Consciously Create the Life You Want: Vote
To say that these are extraordinary times is the understatement of the decade. Just when you think things cannot get worse, well...you can fill in the blank here. Never in my lifetime will the results of an election have greater impact on the future. Who we choose to hold elected office at the Federal, state, and local levels will be responsible for making life-altering decisions about everything that matters to me and many others: life, liberty, and the pursuit of happiness.
But in these extraordinary times it is important for each of us to take an intentional look at what’s really at stake. From where I sit as a gay man whose career is focused on diversity, equity, and inclusion, my list of concerns gets longer by the hour: LGBTQ rights, racial justice, gender equity, healthcare access, housing security, due process, economic stability, and government accountability, to name a few.
When asked about writing a column for CAMP Rehoboth, I wanted to make sure it did not replicate the great content from existing contributors. While those who know me would be the first to say I am not shy about sharing my opinions, this was different. As someone whose professional career has been focused on creating more diverse, inclusive, and equitable workplaces, I saw this as an opportunity to share with others the simple steps every person can take to be part of the solution. That’s why I named the column Intentionally Inclusive.
Making change a reality is an intentional act which includes setting goals, measuring progress, and creating accountability for reaching them. When left to chance, the outcome is what you see today with companies failing to deliver on their commitment and employees as well as customers no longer remaining loyal. Some might say the 2016 election is a perfect example of this.
Did you know that only 138 million Americans voted in the 2016 presidential election, which was only 58.1 percent of the voting-eligible population? Surprisingly, this percentage was not higher than the 2008 (61.6 percent) or 2012 (58.6 percent) election turnout. So, who were these people?
Those who did not vote were more likely to be younger, less educated, less affluent, and nonwhite compared with voters. And nonvoters were much more likely to be Democrats. Given all of the polling and millions of dollars spent on the Clinton campaign, how was it possible that this was not known in advance so that resources could be focused on reaching these Americans?
Perhaps more surprising was exit polls showed that while 78 percent of LGBTQ voters overwhelming voted for Hillary Clinton, 14 percent supported the Trump-Pence administration. These voters were black, Latino, and white, ranged in age from just 19 to nearly 39, and were from the Midwest, California, Mississippi, New Jersey, and Florida. Lastly, they all thought Donald Trump was the right candidate for president of the United States.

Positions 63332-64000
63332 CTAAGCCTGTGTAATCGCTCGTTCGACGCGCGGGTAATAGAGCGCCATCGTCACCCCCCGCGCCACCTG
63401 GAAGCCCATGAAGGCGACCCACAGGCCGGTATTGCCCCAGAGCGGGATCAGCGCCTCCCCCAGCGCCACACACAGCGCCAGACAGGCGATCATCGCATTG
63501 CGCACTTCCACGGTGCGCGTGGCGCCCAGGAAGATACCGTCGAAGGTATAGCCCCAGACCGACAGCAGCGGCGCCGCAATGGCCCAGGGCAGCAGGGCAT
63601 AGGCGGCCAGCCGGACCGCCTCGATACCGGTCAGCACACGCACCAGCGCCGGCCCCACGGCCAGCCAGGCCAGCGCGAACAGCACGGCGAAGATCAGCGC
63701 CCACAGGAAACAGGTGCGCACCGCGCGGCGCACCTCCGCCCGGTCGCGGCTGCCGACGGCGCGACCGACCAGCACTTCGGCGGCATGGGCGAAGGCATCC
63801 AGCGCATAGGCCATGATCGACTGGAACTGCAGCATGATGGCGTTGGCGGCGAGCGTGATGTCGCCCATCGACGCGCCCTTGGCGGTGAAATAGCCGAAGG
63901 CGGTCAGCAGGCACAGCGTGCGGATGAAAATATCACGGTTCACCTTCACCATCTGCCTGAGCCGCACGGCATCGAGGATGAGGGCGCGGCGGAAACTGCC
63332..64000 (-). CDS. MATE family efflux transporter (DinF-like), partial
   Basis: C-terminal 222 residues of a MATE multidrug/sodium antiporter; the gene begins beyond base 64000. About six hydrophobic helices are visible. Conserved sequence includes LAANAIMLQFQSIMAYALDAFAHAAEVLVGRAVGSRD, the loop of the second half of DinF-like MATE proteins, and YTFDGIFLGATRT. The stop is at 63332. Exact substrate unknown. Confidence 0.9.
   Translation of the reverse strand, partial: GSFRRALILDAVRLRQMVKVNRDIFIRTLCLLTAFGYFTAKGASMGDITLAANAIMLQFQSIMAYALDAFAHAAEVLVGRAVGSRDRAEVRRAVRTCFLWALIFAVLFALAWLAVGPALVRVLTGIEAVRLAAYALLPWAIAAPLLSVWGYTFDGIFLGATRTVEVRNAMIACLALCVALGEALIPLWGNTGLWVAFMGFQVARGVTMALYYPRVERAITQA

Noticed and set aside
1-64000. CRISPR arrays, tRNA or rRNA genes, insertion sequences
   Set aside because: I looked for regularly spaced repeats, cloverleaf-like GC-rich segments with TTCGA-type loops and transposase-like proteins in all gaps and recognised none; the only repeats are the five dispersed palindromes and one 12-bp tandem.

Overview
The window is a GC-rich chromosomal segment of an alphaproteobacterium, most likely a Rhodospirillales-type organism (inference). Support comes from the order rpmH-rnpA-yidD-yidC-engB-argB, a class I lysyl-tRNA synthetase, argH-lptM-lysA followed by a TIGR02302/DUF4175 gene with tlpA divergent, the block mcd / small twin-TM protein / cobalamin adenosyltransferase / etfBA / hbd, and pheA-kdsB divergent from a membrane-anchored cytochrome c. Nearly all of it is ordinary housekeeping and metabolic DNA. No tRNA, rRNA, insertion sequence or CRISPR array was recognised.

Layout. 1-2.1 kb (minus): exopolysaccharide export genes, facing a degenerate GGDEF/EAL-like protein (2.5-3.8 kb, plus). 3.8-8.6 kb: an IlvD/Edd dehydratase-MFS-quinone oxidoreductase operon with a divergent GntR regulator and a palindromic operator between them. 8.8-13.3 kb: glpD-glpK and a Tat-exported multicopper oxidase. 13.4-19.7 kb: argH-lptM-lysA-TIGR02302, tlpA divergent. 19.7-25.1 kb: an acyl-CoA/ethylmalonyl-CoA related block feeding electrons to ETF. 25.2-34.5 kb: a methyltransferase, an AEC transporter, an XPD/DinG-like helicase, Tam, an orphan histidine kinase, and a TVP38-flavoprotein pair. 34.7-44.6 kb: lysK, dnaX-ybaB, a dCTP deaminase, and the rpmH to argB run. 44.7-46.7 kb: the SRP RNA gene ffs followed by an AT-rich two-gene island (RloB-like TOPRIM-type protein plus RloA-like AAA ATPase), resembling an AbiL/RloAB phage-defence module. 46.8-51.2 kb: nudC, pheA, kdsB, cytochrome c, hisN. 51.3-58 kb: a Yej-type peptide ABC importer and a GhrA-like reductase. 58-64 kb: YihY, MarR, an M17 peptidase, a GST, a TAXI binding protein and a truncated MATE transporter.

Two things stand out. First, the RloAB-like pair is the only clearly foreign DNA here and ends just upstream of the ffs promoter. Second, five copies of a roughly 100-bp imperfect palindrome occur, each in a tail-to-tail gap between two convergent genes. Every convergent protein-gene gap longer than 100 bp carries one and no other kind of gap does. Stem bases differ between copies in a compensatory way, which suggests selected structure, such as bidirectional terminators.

NBC News reported that “when asked why they voted for Trump and what they hoped his incoming administration would do to benefit the LGBTQ community, many of these voters echoed each other in their hopes for the future. Most also emphasized that they were less concerned with the LGBTQ-related aspects of the Trump platform than they were with general issues like national security, economy, and the right to bear arms.”
At the end of the day, most analysts agreed that the Clinton campaign failed to win key states that Obama did in 2008, like Wisconsin, Michigan, Pennsylvania, and Florida. As I said earlier, reaching the finish line takes a carefully planned and prepared approach. That’s why the overwhelming number of Olympic gold medal winners followed an intentional training and dietary regime to maximize success.
The reason I rehash this nightmare scenario is to serve as a painful reminder that there is time to prevent history from repeating itself. Instead of placing blame, let’s focus on what deliberate steps each of us can take to make sure the candidate that will represent the interests of LGBTQ people prevails.
To help energize you, let’s start by understanding the definition of Intentional: Living with intention means you consciously choose to create the life you want, rather than having life, or other people, dictate your feelings and actions.
Next, commit to playing an active role by voting early, volunteering for a candidate or political party to help get out the vote, and making calls to educate others how LGBTQ-supportive candidates will fight for equal rights for all Americans including the LGBTQ community.
As we edge near election day, an ancient quote from the Jewish elder Hillel continues to ring in my ear. “If I am not for myself, who is for me? When I am for myself, what am I? If not now, when?” Many scholars over the centuries have come to a range of conclusions as to what Hillel meant. Regardless of the actual meaning, this saying speaks about the very core of what I believe, “if not now, when?” and I hope you will join me.
Wesley Combs, a CAMP Rehoboth Board member, is a diversity and inclusion expert, executive coach, and a passionate social justice advocate. He is the founding principal of Combs Advisory Services where he works with clients who share his values of enabling equity, equality, and opportunity in the workplace and the community.